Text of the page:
Server 104 selects the first slab 108 at step 1408. The first slab 108 selected may, for example, have the lowest sort value 400. Server 104 allocates slab 108 to a round 200 at step 1410. This may include, for example, server 104 using the method illustrated in FIG. 13 to allocate slab 108 to a round 200.

Server 104 determines whether any rounds 200 are full at step 1412. This may include, for example, server 104 determining whether the total footage of the slabs 108 allocated to a round 200 equals or exceeds one hundred fifty percent of that round's actual maximum footage. If there are any full rounds 200, server 104 schedules the slabs 108 in the full round 200 at step 1414. This may include, for example, server 104 executing the INSERTION OPTIMIZER. In a particular embodiment, server 104 executes the INSERTION OPTIMIZER for sixty passes through the list of slabs 108 in the full round 200. During the scheduling at step 1414, one or more slabs 108 may be removed from round 200.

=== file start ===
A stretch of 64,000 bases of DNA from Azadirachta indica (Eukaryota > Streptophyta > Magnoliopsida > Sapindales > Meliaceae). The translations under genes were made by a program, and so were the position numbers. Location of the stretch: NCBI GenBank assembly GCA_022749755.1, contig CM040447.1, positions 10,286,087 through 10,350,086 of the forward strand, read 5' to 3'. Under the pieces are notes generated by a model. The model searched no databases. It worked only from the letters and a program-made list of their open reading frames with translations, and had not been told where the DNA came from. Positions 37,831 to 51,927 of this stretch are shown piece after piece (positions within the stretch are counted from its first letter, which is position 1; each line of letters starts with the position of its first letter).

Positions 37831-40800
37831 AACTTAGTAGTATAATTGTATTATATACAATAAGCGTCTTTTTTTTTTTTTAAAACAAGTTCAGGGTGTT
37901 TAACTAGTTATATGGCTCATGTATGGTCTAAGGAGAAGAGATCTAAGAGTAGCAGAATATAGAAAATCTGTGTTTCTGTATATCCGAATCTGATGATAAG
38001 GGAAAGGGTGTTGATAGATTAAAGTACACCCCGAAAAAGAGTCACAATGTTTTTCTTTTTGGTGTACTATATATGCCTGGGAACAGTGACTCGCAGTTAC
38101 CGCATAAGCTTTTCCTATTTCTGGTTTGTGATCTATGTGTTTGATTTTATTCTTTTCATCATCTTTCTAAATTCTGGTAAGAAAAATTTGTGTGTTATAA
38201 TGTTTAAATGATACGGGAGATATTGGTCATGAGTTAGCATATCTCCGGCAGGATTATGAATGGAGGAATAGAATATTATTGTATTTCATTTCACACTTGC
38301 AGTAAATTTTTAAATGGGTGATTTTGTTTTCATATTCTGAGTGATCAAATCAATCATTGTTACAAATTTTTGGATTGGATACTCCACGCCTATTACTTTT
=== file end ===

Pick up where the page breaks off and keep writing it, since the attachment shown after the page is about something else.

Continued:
If no full rounds existed at step 1412 or after step 1414, server 104 determines whether there are more slabs 108 available at step 1416. This may include, for example, server 104 determining whether there are any slabs 108 that are not currently allocated to a round 200. If there are additional slabs 108, server 104 selects the next slab 108 at step 1418. Server 104 then returns to step 1410 to allocate the next slab 108 to a round 200. This process of allocating slabs 108 to rounds 200 and scheduling full rounds 200 continues until no full rounds 200 remain and no more slabs 108 remain to be allocated.